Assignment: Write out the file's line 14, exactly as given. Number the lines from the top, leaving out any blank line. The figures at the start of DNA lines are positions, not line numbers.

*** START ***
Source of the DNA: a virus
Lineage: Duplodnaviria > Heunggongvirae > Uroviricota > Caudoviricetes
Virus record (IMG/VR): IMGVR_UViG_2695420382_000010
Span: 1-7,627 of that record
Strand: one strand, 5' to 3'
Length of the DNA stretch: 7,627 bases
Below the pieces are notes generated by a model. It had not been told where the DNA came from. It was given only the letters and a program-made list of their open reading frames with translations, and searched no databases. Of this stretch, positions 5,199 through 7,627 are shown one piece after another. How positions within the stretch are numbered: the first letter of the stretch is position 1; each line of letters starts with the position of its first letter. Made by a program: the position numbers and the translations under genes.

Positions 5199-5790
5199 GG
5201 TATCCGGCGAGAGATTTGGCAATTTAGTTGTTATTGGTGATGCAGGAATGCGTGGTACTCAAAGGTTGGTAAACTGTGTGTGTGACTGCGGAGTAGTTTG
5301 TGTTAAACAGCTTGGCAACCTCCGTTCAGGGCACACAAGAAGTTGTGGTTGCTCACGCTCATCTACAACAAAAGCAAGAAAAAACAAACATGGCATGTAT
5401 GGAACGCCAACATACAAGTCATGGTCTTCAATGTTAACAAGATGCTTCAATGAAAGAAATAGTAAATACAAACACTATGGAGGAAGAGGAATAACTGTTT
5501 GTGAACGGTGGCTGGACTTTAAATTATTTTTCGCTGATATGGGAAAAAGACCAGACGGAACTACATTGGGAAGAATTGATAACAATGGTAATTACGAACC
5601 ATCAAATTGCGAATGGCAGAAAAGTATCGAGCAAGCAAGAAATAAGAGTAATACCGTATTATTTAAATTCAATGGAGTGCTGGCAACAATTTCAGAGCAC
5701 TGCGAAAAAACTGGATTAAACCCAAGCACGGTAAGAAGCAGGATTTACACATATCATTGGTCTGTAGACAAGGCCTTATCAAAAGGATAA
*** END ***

5601 ATCAAATTGCGAATGGCAGAAAAGTATCGAGCAAGCAAGAAATAAGAGTAATACCGTATTATTTAAATTCAATGGAGTGCTGGCAACAATTTCAGAGCAC